Der Türmer

From Wikipedia, the free encyclopedia

Der Türmer. Monatsschrift für Gemüt und Geist was the name of a national conservative, Protestant cultural journal, which appeared first in Stuttgart and then in Berlin from 1898 to 1943 and was published for a long time by the Baltic German writer  [de], who lived in Bad Oeynhausen. The name was intended to refer to the tower keeper from Faust, Part Two: "Zum Sehen geboren, zum Schauen bestellt." (Born to see, ordered to look.)


The journal sought to give a view of the entire intellectual and social culture of the present day; since 1902 the "Türmer-Jahrbuch" (Türmer Yearbook) had been published alongside. Grotthuß made der Türmer a central cultural and political medium of the Wilhelminian period. From 3000 (in 1899), the number of copies printed per month climbed to 17,500. In the section "Türmers Tagebuch" Grotthuß attacked the social democracy, court nobility, money aristocracy and industry, which he accused of "Byzantinism",  [de] and "political eunuchy". In 1918, he sided with the old order against the republic and became a fierce advocate of the Stab-in-the-back myth. When he died in 1920, der Türmer was "well on his way to becoming one of the strongest and most dangerous opponents of the Weimar system". Grotthuß oriented himself towards the  [de] movement. His successor was the Alsatian Heimatkünstler Friedrich Lienhard, who steered the magazine into völkische waters. In 1929, the early National Socialist Friedrich Castelle took over the publication and brought in the two völkisch magazines Deutsche Monatshefte and Die Bergstadt. In 1943, the magazine was integrated into the Westermanns Monatshefte. The printing and publishing of the magazine was done by Greiner and Pfeifer in Stuttgart until 1930, then by the national socialist Beenken-Verlag.[1]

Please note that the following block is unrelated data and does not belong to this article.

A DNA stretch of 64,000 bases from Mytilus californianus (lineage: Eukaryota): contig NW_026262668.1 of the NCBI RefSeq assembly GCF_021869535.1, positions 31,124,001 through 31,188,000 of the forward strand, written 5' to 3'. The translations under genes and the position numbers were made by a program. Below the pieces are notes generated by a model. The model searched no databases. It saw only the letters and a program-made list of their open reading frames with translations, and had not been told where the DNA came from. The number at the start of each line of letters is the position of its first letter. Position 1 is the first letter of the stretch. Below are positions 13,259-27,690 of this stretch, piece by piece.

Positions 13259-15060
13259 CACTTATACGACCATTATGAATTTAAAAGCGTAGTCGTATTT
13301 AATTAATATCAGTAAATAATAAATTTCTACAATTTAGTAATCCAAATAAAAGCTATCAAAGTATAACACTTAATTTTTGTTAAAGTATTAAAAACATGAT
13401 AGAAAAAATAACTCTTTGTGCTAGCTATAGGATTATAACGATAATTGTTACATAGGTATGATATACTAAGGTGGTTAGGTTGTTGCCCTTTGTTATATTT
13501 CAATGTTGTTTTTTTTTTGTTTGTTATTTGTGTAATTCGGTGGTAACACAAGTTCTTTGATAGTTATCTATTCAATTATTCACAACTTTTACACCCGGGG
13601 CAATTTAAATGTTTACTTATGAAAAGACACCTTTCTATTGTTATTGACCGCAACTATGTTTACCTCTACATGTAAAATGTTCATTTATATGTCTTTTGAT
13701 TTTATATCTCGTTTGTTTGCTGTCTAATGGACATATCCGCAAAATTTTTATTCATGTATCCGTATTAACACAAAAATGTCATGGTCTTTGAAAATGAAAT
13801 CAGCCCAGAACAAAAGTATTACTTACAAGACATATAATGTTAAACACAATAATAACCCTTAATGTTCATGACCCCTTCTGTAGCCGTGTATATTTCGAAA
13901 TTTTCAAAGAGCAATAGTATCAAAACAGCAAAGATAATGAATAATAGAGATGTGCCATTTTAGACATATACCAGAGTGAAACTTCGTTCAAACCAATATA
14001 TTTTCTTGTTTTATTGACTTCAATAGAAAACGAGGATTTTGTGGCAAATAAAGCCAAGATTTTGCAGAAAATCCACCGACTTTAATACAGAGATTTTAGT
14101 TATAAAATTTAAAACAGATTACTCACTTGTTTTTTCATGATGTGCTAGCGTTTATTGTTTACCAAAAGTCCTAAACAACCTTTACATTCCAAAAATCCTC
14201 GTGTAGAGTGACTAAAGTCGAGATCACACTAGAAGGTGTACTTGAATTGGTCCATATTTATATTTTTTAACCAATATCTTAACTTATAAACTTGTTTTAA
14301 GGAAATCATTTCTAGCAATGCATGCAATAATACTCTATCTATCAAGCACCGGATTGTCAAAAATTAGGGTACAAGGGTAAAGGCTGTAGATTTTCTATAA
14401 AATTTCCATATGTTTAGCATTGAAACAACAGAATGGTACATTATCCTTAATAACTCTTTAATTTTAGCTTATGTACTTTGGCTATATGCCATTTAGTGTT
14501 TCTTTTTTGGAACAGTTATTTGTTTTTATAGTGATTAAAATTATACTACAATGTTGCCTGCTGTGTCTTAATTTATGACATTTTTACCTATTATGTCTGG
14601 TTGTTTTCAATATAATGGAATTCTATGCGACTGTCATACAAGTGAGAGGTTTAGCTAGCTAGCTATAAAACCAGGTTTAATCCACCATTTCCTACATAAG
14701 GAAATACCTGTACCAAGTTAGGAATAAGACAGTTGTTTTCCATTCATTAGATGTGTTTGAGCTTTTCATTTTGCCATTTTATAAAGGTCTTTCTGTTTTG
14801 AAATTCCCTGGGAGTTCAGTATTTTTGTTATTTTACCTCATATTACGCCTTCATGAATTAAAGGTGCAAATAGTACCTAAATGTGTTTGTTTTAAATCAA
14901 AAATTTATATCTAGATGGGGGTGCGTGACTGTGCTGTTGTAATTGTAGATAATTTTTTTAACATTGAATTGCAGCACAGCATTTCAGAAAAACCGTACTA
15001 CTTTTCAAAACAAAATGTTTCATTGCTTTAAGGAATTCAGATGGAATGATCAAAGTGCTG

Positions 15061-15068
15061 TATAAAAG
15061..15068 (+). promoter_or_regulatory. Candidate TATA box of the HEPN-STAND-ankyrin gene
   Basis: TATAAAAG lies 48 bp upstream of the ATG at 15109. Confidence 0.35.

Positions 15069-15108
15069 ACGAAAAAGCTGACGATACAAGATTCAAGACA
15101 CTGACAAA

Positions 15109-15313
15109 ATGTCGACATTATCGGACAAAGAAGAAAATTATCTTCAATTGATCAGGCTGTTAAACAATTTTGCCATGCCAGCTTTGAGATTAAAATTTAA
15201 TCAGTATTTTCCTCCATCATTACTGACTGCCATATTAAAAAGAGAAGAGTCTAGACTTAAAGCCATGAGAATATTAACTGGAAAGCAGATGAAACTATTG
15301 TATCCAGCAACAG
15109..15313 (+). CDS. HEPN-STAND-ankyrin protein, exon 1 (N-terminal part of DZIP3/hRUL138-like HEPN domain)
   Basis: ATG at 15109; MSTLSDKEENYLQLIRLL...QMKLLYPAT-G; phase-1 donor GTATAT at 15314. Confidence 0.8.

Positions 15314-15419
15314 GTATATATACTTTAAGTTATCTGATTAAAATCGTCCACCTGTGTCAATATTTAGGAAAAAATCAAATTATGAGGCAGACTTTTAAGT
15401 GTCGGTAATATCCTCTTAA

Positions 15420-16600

, Hedwig Forstreuter, Stephan Ley, , , Karl August Walther and Reinhold Zimmermann were among the authors writing for der Türmer.


External links[]

Retrieved from ""